r3 = load(r1)


Dependence graph
Dependence Graph

  • Represent dependences between operations in a block via a DAG

    • Nodes = operations

    • Edges = dependences

  • Single-pass traversal required to insert dependences

  • Example

1

2

1: r1 = load(r2)

2: r2 = r1 + r4

3: store (r4, r2)

4: p1 = cmpp (r2 < 0)

5: branch if p1 to BB3

6: store (r1, r2)

3

4

5

BB3:

6


Dependence edge latencies
Dependence Edge Latencies

  • Edge latency = minimum number of cycles necessary between initiation of the predecessor and successor in order to satisfy the dependence

  • Register flow dependence, a  b

    • Latest_write(a) – Earliest_read(b)

  • Register anti dependence, a  b

    • Latest_read(a) – Earliest_write(b) + 1

  • Register output dependence, a  b

    • Latest_write(a) – Earliest_write(b) + 1

  • Negative latency

    • Possible, means successor can start before predecessor

    • We will only deal with latency >= 0, so MAX any latency with 0


Dependence edge latencies 2
Dependence Edge Latencies (2)

  • Memory dependences, a  b (all types, flow, anti, output)

    • latency = latest_serialization_latency(a) – earliest_serialization_latency(b) + 1

    • Prioritized memory operations

      • Hardware orders memory ops by order in MultiOp

      • Latency can be 0 with this support

  • Control dependences

    • branch  b

      • Op b cannot issue until prior branch completed

      • latency = branch_latency

    • a  branch

      • Op a must be issued before the branch completes

      • latency = 1 – branch_latency (can be negative)

      • conservative, latency = MAX(0, 1-branch_latency)


Class problem
Class Problem

1. Draw dependence graph

2. Label edges with type and

latencies

machine model

min/max read/write

latencies

add: src 0/1

dst 1/1

mpy: src 0/2

dst 2/3

load: src 0/0

dst 2/2

sync 1/1

store: src 0/0

dst -

sync 1/1

r1 = load(r2)

r2 = r2 + 1

store (r8, r2)

r3 = load(r2)

r4 = r1 * r3

r5 = r5 + r4

r2 = r6 + 4

store (r2, r5)


Dependence graph properties estart
Dependence Graph Properties - Estart

  • Estart = earliest start time, (as soon as possible - ASAP)

    • Schedule length with infinite resources (dependence height)

    • Estart = 0 if node has no predecessors

    • Estart = MAX(Estart(pred) + latency) for each predecessor node

    • Example

1

1

2

2

3

3

3

2

2

4

5

1

3

6

1

2

7

8


Lstart
Lstart

  • Lstart = latest start time, ALAP

    • Latest time a node can be scheduled s.t. sched length not increased beyond infinite resource schedule length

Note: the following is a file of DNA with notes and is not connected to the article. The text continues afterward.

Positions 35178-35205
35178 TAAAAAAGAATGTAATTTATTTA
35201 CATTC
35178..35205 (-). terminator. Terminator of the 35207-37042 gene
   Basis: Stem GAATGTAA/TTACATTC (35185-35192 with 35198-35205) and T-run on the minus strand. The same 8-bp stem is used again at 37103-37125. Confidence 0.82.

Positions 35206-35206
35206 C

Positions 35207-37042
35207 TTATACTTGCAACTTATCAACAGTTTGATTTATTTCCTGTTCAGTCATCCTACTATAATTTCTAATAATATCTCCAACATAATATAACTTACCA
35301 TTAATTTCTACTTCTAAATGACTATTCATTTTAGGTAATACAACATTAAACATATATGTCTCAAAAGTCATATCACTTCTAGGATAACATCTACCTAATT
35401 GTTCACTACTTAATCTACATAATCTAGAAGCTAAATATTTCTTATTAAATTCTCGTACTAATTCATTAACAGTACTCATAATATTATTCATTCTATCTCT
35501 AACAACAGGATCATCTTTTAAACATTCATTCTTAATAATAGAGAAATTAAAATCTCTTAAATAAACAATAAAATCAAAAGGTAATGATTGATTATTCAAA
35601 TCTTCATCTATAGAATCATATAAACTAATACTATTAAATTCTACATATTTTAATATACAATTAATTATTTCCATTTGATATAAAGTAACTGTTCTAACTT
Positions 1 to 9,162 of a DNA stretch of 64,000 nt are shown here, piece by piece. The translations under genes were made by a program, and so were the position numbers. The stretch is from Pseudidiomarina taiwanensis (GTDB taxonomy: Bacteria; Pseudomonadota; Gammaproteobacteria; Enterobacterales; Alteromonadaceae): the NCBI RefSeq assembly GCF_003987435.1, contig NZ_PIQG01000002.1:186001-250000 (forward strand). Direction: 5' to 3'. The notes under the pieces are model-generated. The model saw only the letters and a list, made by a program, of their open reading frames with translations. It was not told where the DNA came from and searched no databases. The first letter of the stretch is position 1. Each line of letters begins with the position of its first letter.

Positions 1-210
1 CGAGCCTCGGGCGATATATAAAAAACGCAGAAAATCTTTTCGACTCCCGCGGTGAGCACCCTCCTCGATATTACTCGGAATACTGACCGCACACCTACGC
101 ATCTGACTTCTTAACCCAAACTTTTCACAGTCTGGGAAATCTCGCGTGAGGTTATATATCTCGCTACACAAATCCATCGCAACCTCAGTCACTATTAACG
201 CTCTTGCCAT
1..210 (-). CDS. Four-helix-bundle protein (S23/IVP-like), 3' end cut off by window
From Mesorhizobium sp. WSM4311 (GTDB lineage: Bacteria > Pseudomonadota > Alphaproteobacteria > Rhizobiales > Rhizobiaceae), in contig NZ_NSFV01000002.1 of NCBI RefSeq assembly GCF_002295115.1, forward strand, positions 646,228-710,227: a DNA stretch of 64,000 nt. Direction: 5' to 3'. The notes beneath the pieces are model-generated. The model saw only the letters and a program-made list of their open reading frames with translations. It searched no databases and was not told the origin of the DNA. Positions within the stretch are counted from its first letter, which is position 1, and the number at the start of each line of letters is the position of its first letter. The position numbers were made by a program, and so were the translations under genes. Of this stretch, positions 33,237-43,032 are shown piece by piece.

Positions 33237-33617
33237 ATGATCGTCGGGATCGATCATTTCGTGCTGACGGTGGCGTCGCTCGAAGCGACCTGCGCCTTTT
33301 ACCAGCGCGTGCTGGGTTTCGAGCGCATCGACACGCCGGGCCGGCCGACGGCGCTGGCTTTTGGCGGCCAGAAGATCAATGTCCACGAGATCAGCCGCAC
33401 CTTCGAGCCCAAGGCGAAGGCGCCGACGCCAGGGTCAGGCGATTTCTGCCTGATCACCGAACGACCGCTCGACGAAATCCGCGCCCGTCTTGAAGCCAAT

• Lstart = Estart if node has no successors

    • Lstart = MIN(Lstart(succ) - latency) for each successor node

    • Example

1

1

2

2

3

3

3

2

2

4

5

1

3

6

1

2

7

8


Slack
Slack

  • Slack = measure of the scheduling freedom

    • Slack = Lstart – Estart for each node

    • Larger slack means more mobility

    • Example

1

1

2

2

3

3

3

2

2

4

5

1

3

6

1

2

7

8


Critical path
Critical Path

  • Critical operations = Operations with slack = 0

    • No mobility, cannot be delayed without extending the schedule length of the block

    • Critical path = sequence of critical operations from node with no predecessors to exit node, can be multiple crit paths

1

1

2

2

3

3

3

2

2

4

5

1

3

6

1

2

7

8


Class problem1
Class Problem

Node Estart Lstart Slack

1

2

3

4

5

6

7

8

9

1

1

2

2

3

4

2

1

1

3

1

2

6

5

3

1

7

8

2

1

Critical path(s) =

9


Operation priority
Operation Priority

  • Priority – Need a mechanism to decide which ops to schedule first (when you have multiple choices)

  • Common priority functions

    • Height – Distance from exit node

      • Give priority to amount of work left to do

    • Slackness – inversely proportional to slack

      • Give priority to ops on the critical path

    • Register use – priority to nodes with more source operands and fewer destination operands

      • Reduces number of live registers

    • Uncover – high priority to nodes with many children

      • Frees up more nodes

    • Original order – when all else fails


Height based priority
Height-Based Priority

  • Height-based is the most common

    • priority(op) = MaxLstart – Lstart(op) + 1

0, 1

0, 0

1

2

1

2

2

op priority

1

2

3

4

5

6

7

8

9

10

2, 2

2, 3

3

4

2

1

4, 4

5

2

2

2

6, 6

6

1

0, 5

7

2

4, 7

7, 7

8

9

1

1

8, 8

10


List scheduling cycle scheduler
List Scheduling (Cycle Scheduler)

  • Build dependence graph, calculate priority

  • Add all ops to UNSCHEDULED set

  • time = -1

  • while (UNSCHEDULED is not empty)

    • time++

    • READY = UNSCHEDULED ops whose incoming dependences have been satisfied

    • Sort READY using priority function

    • For each op in READY (highest to lowest priority)

      • op can be scheduled at current time? (are the resources free?)

        • Yes, schedule it, op.issue_time = time

          • Mark resources busy in RU_map relative to issue time

          • Remove op from UNSCHEDULED/READY sets

        • No, continue


Cycle scheduling example
Cycle Scheduling Example

Machine: 2 issue, 1 memory port, 1 ALU

Memory port = 2 cycles, non-pipelined

ALU = 1 cycle

0, 1

0, 0

1

2m

1

2

2

2, 2

2, 3

RU_map

3m

4

2

1

time ALU MEM

0

1

2

3

4

5

6

7

8

9

4, 4

5m

op priority

1 8

2 9

3 7

4 6

5 5

6 3

7 4

8 2

9 2

10 1

2

2

2

6, 6

6

1

0, 5

7m

2

7, 7

4, 7

8

9

1

1

8, 8

10


Cycle scheduling example 2
Cycle Scheduling Example (2)

RU_map

Schedule

0, 1

0, 0

1

2m

1

2

2

time ALU MEM

0

1

2

3

4

5

6

7

8

9

time Ready Placed

0

1

2

3

4

5

6

7

8

9

2, 2

2, 3

3m

4

2

1

4, 4

5m

op priority

1 8

2 9

3 7

4 6

5 5

6 3

7 4

8 2

9 2

10 1

2

2

2

6, 6

6

1

0, 5

7m

2

7, 7

4, 7

8

9

1

1

8, 8

10


Cycle scheduling example 3
Cycle Scheduling Example (3)

0, 1

0, 0

Schedule

1

2m

1

2

2

time Ready Placed

0 1,2,7 1,2

1 7 -

2 3,4,7 3,4

3 7 -

4 5,7,8 5,8

5 7 -

6 6,7 6,7

7 -

8 9 9

9 10 10

2, 2

2, 3

3m

4

2

1

4, 4

5m

op priority

1 8

2 9

3 7

4 6

5 5

6 3

7 4

8 2

9 2

10 1

2

2

2

6, 6

6

1

0, 5

7m

2

7, 7

4, 7

8

9

1

1

8, 8

10


Class problem2
Class Problem

Machine: 2 issue, 1 memory port, 1 ALU

Memory port = 2 cycles, pipelined

ALU = 1 cycle

0,1

1m

2m

0,0

2

2

2,3

3

4m

2,2

1

1

2

3,4

3,5

5

6

7

4,4

1

1

0,4

1

5,5

8

9m

1

2

6,6

10

  • Calculate height-based priorities

  • 2. Schedule using cycle scheduler